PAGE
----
(CercleFinance.com) – Wall Street was set to outline a timid recovery on Tuesday morning, fueled by a pair of buybacks after six sessions of declines, although the market could be erratic in the absence of drivers.
Half an hour before the open, the ‘futures’ contract on the S&P 500 index is up more than 0.1%, while on the Nasdaq 100 it is not far from 0.4%, suggesting a small recovery at the open.
The Dow Jones has just posted six consecutive sessions in the red, a bearish streak that has seen it fall more than 2% since Thursday, June 15.
It is true that the latest indicators are seriously signaling the possibility of an impending recession, although it remains difficult to estimate the timing and, above all, the intensity.
At the same time, investors continue to wonder about the prospect of further rate hikes from the Fed, raising fears of possible overzealousness in its fight against inflation.
“Markets are starting to estimate that interest rates will remain high for longer and yield curves are appearing increasingly inverted, creating a delicate environment for equities,” said one at Pictet Wealth Management.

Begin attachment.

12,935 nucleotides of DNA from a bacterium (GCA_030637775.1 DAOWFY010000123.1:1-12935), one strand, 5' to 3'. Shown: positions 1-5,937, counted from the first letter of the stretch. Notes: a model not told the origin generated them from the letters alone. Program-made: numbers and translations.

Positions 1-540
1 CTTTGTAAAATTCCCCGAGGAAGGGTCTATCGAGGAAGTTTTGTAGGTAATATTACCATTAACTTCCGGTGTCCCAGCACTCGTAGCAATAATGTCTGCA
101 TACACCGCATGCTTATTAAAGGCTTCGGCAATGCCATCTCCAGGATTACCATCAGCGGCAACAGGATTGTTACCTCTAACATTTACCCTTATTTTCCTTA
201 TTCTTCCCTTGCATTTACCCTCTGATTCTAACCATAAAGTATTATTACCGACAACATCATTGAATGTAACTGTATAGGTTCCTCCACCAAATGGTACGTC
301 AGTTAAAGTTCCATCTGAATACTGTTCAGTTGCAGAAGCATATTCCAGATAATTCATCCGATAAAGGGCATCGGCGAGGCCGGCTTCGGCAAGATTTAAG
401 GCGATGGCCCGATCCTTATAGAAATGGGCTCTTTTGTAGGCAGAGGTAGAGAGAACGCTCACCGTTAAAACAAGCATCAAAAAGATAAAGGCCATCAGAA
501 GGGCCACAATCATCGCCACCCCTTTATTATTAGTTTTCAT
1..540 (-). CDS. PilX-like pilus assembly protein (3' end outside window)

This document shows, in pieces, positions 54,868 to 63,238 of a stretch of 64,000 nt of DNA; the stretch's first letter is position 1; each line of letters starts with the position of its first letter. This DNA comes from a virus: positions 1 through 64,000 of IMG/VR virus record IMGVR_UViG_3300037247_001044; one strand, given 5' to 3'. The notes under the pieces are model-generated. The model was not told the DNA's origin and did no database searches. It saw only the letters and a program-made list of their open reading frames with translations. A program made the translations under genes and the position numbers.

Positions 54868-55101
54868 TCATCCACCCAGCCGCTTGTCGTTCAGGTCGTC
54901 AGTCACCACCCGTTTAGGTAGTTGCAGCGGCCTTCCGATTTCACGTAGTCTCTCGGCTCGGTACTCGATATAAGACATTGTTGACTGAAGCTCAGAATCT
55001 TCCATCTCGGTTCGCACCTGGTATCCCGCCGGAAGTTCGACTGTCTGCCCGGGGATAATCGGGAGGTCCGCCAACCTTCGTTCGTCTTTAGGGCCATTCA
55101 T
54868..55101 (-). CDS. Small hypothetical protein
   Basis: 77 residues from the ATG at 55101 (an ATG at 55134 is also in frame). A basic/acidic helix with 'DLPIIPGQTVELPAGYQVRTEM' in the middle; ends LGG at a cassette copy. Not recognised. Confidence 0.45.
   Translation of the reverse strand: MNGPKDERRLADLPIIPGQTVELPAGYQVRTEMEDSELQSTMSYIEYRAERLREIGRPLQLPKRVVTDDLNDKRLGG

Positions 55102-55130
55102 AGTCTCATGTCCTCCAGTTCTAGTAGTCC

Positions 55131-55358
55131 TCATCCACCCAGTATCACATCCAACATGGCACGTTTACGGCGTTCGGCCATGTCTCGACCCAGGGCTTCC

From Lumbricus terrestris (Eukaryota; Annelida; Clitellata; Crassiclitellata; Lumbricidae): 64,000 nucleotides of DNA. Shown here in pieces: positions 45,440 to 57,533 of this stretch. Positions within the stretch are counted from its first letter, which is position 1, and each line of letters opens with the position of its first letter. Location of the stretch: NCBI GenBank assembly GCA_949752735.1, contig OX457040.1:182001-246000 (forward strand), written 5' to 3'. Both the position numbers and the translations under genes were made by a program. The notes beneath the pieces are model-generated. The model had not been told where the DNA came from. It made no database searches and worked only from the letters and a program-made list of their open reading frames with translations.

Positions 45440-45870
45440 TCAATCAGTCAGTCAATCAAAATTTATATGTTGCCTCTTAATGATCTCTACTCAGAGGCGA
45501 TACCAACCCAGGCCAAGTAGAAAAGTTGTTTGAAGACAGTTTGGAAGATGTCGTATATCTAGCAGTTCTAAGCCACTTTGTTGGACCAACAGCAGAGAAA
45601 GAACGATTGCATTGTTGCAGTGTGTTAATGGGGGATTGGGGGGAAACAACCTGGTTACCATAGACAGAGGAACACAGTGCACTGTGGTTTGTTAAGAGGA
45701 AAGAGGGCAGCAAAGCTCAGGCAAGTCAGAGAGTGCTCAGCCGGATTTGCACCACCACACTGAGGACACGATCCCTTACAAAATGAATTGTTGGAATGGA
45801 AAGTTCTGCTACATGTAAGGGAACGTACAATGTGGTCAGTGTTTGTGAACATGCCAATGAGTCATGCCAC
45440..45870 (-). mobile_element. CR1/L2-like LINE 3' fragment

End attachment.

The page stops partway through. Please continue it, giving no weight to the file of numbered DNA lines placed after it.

In terms of indicators, this morning the Commerce Department reported a 1.7% increase in US durable goods orders last month, following a 1.2% increase in April.
Still, excluding transportation equipment, where orders rose 3.9% month-on-month, U.S. durable goods orders rose just 0.6% in May.
In short, this news does not seem encouraging enough to really increase investors’ risk appetite.
Today’s session should therefore remain flat, and the trend is likely to remain hesitant until the release on Friday of the price index linked to personal consumption expenditures (PCE), which remains the Fed’s preferred measure of inflation.
Otherwise, the day will be marked by the publication, later in the morning, of the Conference Board’s consumer confidence index and new home sales.
Along with the slight recovery looming in stocks, US Treasury yields rose on Tuesday as the dollar weakened, appearing to signal less risk aversion.
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